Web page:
Cardiff City FC on top of football banning order table

Police arrest man at a Cardiff Swansea football game
Image caption Football-related disorder arrests are down at all Welsh football clubs

Cardiff City football fans have more banning orders than supporters at any other club in England and Wales, Home Office figures show.

Cardiff has 143 orders in place which ban fans from matches, followed by Leeds with 106 and Chelsea with 105.

However, football-related disorder arrests at Welsh clubs fell.

South Wales Police said the fall in arrests at Cardiff games reflected well on fans, police and stewards and all could be "very proud of themselves".

Police said the "high number" of ban orders reflects "proactive work".

The banning orders are issued by the courts following a conviction of a football-related offence, or after a complaint by the Crown Prosecution Service or a local police force.

They can last between three and 10 years.

Cardiff City had 61 new banning orders imposed in the last year, taking its total to 143 - more than larger clubs like Manchester United, which has 101 banning orders and Chelsea, which has 105.

Swansea City has 76 orders in place, an increase of seven in the last year.

Wrexham (14), Newport County (12) and Bangor City (three) have all seen drops over the last year.

But across England and Wales, arrests for football-related disorder are at a record low, the Home Office statistics show, with just over 3,000 people arrested last year.

In Wales, Cardiff City's arrests fell from 117 in the 2009-10 season to 44 in 2010-11, while Swansea's arrests went down from 63 to 35 and Wrexham's dropped from 12 to six.

The majority of arrests were for public disorder and alcohol offences, although Swansea and Cardiff each had one incident of racist or indecent chanting.

'Police-free matches'

Cardiff City chief executive Alan Whiteley said the club was continuing to work hard to eradicate anti-social behaviour at its fixtures.

"We recognise that a partnership approach between the club, fans and South Wales Police has enabled much progress to be made.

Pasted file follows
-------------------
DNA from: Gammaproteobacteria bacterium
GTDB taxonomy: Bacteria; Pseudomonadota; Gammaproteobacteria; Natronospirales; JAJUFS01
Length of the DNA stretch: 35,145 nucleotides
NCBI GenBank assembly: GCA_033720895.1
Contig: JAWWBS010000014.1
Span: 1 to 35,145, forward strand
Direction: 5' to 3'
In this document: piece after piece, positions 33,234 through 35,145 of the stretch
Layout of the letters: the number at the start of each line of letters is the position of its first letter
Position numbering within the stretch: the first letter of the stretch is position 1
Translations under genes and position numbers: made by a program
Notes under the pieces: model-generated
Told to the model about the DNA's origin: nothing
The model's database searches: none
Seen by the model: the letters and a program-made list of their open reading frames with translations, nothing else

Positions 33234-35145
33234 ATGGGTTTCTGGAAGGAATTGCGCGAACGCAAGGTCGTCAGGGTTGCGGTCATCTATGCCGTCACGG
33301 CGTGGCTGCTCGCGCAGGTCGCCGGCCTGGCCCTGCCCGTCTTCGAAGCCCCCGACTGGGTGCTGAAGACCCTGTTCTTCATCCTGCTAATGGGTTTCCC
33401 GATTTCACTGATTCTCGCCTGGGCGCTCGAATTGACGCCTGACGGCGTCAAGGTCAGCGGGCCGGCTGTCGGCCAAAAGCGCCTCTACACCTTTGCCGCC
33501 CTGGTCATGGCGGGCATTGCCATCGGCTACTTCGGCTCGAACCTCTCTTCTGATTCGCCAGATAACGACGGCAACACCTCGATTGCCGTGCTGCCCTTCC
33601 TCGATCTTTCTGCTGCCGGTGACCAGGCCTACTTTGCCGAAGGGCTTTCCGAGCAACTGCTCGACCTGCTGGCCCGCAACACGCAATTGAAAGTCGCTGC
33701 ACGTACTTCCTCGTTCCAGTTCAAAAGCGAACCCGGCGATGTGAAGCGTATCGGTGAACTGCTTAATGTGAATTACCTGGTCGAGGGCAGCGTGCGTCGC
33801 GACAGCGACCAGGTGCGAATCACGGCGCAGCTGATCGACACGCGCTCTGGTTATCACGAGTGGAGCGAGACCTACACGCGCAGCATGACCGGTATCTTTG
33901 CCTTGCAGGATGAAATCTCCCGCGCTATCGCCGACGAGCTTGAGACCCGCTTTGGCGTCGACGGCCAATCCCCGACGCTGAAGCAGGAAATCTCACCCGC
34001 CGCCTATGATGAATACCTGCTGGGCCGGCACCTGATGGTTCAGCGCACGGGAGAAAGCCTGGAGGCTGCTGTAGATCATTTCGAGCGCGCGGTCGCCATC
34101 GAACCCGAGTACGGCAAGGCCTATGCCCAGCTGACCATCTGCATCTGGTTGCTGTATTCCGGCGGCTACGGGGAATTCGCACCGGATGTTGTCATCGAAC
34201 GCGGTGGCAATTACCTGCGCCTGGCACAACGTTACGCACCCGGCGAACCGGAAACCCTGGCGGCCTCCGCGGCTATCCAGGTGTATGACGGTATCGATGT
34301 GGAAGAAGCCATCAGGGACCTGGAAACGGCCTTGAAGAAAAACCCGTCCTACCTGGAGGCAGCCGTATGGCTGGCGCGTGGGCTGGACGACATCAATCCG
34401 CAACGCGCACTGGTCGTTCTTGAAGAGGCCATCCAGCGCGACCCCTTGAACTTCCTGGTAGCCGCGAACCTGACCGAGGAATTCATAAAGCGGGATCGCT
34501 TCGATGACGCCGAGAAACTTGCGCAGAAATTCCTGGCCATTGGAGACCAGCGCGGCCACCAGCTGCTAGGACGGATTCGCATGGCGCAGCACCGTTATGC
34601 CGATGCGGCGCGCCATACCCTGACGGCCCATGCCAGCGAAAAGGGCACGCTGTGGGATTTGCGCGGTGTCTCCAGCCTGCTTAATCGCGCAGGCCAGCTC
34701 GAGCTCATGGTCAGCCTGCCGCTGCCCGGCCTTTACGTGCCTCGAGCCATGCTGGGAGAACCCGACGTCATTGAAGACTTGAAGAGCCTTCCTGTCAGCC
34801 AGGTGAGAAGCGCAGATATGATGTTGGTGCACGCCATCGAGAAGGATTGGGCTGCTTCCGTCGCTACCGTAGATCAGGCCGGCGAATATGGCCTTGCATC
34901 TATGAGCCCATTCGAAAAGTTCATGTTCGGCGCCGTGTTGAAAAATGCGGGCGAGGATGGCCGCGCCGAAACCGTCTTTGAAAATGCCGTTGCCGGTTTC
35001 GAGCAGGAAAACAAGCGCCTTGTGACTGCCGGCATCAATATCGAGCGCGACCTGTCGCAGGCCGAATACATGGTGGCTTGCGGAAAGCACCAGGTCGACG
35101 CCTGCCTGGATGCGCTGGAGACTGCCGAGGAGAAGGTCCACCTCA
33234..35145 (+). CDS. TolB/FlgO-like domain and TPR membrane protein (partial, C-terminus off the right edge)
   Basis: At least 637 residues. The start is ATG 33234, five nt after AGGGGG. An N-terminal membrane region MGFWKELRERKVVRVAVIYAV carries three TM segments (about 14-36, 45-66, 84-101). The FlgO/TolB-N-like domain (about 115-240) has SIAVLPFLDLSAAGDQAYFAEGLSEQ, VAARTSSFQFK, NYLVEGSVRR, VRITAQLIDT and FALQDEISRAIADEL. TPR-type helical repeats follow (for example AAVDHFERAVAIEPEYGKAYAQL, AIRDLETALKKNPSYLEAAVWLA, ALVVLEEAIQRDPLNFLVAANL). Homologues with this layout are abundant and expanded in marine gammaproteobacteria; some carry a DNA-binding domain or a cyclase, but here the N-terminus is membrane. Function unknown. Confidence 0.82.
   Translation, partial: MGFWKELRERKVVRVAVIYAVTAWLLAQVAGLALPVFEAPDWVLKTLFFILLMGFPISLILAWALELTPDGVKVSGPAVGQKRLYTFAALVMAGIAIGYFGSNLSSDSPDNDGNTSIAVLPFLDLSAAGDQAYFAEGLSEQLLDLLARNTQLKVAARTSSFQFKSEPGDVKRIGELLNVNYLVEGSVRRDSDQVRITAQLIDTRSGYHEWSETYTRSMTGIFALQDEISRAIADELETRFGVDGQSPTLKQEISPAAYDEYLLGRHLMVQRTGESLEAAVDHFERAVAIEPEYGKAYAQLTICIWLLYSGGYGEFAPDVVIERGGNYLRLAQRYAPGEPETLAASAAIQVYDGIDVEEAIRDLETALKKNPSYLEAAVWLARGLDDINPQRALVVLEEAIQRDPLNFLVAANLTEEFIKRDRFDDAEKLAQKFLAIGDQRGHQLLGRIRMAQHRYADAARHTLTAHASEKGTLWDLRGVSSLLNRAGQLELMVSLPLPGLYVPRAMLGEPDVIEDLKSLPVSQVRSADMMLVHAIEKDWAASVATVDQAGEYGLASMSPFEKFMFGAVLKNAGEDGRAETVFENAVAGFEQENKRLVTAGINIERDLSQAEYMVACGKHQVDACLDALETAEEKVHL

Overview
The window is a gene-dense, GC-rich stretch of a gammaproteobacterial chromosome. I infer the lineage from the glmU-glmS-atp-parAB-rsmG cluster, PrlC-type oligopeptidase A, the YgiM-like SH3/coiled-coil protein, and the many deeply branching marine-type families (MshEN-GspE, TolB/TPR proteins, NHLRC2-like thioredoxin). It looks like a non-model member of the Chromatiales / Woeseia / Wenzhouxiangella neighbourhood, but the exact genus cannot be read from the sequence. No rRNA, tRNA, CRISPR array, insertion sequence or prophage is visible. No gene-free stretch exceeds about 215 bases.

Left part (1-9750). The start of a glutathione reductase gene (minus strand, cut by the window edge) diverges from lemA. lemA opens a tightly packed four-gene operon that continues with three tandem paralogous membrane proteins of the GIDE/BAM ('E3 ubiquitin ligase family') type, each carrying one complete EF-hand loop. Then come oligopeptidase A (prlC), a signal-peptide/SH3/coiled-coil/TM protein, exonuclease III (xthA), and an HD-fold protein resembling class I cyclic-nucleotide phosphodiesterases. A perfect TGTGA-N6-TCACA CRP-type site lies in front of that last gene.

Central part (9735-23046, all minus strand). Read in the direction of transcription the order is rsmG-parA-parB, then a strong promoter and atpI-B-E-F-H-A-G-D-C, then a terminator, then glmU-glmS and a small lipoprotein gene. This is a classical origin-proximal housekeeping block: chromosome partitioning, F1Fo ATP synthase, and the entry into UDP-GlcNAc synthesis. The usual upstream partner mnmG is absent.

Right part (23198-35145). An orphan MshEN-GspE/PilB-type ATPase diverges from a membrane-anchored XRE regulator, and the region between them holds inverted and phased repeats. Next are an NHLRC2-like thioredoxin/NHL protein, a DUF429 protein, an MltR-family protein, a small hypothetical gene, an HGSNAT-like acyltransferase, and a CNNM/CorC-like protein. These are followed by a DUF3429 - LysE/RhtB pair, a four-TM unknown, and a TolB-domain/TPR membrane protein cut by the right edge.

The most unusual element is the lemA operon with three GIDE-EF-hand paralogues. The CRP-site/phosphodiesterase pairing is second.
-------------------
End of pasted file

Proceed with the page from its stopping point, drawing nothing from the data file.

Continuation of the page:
"This advancement, which coupled with a specifically designed stadium has seen arrests for home league games again being measured in single figures for the second year running.

Cardiff City manager Malky Mackay told BBC Wales the figures highlight the "zero tolerance" approach to disorder, but claimed the club has made great strides to tackle the problem over recent seasons.

He said: "I can only touch on the football club since I've been here and when I go to our stadium and walk about it looks like an environment I would want to bring my children to."

South Wales Police spokesman added: "The latest arrest figures speak for themselves, showcasing Cardiff City Stadium as a safe and family-friendly venue in which to watch football. "

It attributed the drop in arrests to the good behaviour of the fans, the stewarding and effective policing.

"All those involved can be very proud of themselves," added the spokesman.

He said the force would "relentlessly pursue and prosecute" offenders in south Wales or around the United Kingdom.

Vince Alm, chairman of Cardiff City Supporters' Club, said the arrest figures told a truer story about Cardiff's current supporter record, rather than the banning orders, which may relate to crimes from previous years.

"For years it's been improving," he said. "We are getting bigger attendances but arrests have gone down, so it shows we're going the right way.

"The trend is good. You go to the Cardiff City Stadium now and you don't really see any trouble there. In fact, 50% of our homes games are now police-free, with just stewards and police in the control room being used.

"But we are still sometimes heavily policed at away games because of of the perception of the club that some forces still have."

He said fans had been working proactively to stop the disorder that has seen the football club in the newspapers for all the wrong reasons in the past.

"We have regular meetings to talk about matches and fans have basically been policing themselves - if they see someone behaving inappropriately, they tell them they're letting the club down," he added.

Mr Alm also said he believed the high number of football banning orders was most likely the result of a "one-off" incident at a Chelsea v Cardiff FA Cup game in 2010.

On Thursday, two Chelsea fans, aged 48 and 50, were given suspended sentences and four year banning orders for disorder at the match.

In all, 93 supporters have pleaded guilty or been found guilty of disorder or affray after the game around west London's King's Road.

The Metropolitan Police said there had been a "tireless and vast investigation".

Edmund Hall, of the Crown Prosecution Service, said: "This was old fashioned organised football violence and at its heart were habitual long term football hooligans."

The Home Office said the latest figures are a major success story with progress being made at both international and domestic levels of football.

It said football banning orders continued to have "a positive effect" a decade after their introduction.

A spokesman said the success was also due to the "great strides" police had made in working with the football community and a change in attitude by fans themselves.

The figures relate to the Premier League and Football League in England, as well as a number of non-league competitions in England and Wales, European club matches and internationals.

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